• Flennatar the Paladin (guy in even more armor)

  • Madelyne the Paladin (gal in almost as much armor, and a hilarious little short sword to go with her shield)

  • Rast the Wizard (bald old guy in long robe, pointing dramatically at the viewer)

  • Nook the Wizard (hooded old guy in a long robe, appears to be whispering affectionately to the large hour glass in his hands)

  • Flind the Wizard (bless her, she seems to have forgotten to put on her shoes and clothes this morning!  Flind's hair is GIGANTIC.)

  • Thugg the Dwarf (totally unarmed elderly Dwarf gentleman, dressed in a hooded outfit that would look quite quite at home among Snow White and the other six dwarves:  Gunsel the Dwarf, Homeboy the Dwarf, Gangsta the Dwarf, Hoodlum the Dwaf, Goon the Dwarf, and Chauncy the Dwarf)

  • Kador the Dwarf (look out!  It's an elderly Dwarf caveman!)

  • Princilla the Dwarf (poor Princilla - nobody ever wanted her as a character; she has an apalling name she's the ugliest of the characters, and she's armed only with a stick....)

  • Longbranch the Elf (in spite of a name that must have elicted more than a few smirks from junior high school kids in his time, he's actually one of the cooler looking characters, and probably aged a little better than most:  this is pretty much what you'd hope an Elf in a fantasy RPG would look like)

  • Alonzo the Elf (the elf reincarnation of Shaggy from Scooby Doo!)

  • Kasira the Elf (awww, poor Kasira:  she looks like a little red-headed Twiggy waif orphan... always made me want to take the poor thing home and feed her something fattening....)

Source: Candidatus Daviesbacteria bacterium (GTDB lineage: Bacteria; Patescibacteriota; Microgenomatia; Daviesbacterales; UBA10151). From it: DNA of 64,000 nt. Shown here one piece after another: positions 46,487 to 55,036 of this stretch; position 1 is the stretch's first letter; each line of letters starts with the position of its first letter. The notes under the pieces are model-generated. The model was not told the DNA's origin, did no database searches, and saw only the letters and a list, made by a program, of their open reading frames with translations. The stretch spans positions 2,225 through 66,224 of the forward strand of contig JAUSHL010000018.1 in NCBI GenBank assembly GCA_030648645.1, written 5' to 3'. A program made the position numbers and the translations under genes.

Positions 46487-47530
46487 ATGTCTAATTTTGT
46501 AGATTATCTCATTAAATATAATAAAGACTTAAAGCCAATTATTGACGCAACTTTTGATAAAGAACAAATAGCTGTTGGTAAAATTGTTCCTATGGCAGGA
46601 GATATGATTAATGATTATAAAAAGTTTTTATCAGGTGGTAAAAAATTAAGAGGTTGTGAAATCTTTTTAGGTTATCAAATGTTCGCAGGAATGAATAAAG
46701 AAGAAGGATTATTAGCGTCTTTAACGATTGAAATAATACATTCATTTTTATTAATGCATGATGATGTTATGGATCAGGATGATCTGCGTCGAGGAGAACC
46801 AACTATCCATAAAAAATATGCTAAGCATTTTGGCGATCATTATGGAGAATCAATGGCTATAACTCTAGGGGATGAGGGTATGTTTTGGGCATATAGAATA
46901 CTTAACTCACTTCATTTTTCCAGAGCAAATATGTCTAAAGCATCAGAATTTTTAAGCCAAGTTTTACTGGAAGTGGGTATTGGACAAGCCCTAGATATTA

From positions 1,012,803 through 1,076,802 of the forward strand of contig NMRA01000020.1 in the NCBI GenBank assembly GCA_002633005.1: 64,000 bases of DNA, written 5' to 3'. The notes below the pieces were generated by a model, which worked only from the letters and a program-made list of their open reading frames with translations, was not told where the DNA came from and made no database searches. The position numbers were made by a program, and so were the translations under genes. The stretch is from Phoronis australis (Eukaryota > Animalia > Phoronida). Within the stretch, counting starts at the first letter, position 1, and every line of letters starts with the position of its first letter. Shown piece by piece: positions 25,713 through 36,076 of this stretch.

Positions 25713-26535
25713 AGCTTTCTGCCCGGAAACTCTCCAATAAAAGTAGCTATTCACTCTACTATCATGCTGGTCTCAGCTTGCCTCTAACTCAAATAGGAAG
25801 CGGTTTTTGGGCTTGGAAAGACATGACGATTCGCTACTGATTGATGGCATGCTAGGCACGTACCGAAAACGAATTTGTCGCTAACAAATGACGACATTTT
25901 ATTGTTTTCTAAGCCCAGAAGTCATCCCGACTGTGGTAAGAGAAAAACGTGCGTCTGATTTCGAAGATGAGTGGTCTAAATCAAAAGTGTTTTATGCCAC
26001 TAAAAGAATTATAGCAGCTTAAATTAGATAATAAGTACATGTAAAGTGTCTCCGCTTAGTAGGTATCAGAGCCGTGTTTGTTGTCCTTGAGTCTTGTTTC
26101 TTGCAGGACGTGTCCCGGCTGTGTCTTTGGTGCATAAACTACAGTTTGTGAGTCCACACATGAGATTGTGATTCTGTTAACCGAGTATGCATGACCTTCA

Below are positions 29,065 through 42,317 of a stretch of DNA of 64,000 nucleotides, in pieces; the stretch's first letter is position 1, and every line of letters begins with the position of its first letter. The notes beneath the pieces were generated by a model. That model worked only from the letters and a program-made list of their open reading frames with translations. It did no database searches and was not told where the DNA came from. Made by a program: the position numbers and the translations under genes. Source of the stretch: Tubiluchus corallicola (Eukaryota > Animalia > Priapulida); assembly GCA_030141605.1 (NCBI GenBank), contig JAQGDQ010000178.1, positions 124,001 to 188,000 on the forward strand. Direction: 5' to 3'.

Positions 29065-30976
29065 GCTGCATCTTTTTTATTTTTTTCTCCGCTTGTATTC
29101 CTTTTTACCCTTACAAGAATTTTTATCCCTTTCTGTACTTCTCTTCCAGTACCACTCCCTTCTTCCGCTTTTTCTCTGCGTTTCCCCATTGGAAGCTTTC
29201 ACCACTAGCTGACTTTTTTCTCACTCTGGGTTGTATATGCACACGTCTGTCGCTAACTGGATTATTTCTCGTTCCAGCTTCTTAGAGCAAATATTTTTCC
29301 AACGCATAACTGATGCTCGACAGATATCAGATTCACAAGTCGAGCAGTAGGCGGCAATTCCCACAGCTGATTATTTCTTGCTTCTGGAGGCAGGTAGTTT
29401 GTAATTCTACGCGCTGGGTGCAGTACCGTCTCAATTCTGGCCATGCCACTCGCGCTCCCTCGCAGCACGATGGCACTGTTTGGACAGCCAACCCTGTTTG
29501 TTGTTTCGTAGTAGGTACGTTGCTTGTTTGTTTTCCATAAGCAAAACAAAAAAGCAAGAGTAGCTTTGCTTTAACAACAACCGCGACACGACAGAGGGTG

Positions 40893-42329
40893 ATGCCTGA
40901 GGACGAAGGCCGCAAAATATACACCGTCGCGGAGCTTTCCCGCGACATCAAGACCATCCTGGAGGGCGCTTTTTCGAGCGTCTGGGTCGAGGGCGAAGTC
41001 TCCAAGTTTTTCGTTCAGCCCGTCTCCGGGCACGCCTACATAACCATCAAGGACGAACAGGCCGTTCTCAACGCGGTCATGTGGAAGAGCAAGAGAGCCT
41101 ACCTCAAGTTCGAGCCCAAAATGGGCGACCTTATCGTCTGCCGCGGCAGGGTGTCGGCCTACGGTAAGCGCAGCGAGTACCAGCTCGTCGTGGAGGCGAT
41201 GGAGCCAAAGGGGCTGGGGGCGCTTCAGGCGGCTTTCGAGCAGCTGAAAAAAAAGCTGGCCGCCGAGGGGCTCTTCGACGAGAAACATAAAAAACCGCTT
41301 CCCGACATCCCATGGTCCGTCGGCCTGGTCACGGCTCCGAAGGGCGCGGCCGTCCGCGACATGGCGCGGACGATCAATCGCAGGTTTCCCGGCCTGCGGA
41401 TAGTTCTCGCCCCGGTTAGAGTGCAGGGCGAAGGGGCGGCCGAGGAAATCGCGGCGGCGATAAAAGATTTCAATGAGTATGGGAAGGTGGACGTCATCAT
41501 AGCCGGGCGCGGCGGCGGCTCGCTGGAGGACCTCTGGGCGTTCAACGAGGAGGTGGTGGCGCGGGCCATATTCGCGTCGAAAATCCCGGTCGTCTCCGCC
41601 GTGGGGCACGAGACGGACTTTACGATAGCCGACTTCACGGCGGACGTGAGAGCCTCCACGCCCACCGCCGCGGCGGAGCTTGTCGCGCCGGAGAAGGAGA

[spoiler New DM Tips]
  • Trying to solve out-of-game problems (like cheating, bad attitudes, or poor sportsmanship) with in-game solutions will almost always result in failure, and will probably make matters worse.
  • Gun Safety Rule #5: Never point the gun at anything you don't intend to destroy. (Never introduce a character, PC, NPC, Villain, or fate of the world into even the possibility of a deadly combat or other dangerous situation, unless you are prepared to destroy it instantly and completely forever.)
  • Know your group's character sheets, and check them over carefully. You don't want surprises, but, more importantly, they are a gold mine of ideas!
  • "If it ain't broke, don't fix it." It's a problem if the players aren't having fun and it interferes with a DM's ability to run the game effectively; if it's not a problem, 'fixing' at best does little to help, and at worst causes problems that didn't exist before.
  • "Hulk Smash" characters are a bad match for open-ended exploration in crowds of civilians; get them out of civilization where they can break things and kill monsters in peace.
  • Success is not necessarily the same thing as killing an opponent. Failure is not necessarily the same thing as dying.
  • Failure is always an option. And it's a fine option, too, as long as failure is interesting, entertaining, and fun!
[/spoiler] The New DM's Group Horror in RPGs "This is exactly what the Leprechauns want you to believe!" - Merb101 "Broken or not, unbalanced or not, if something seems to be preventing the game from being enjoyable, something has to give: either that thing, or other aspects of the game, or your idea of what's enjoyable." - Centauri
Yeah, I was kind of wondering abaut that as well on whether or not you can leave a room if you feel a monster is too tough. Plus, I was wondering if the hero that loses some of their treasure can retrive it back when you defeat the monster. Or only the other heroes can claim it.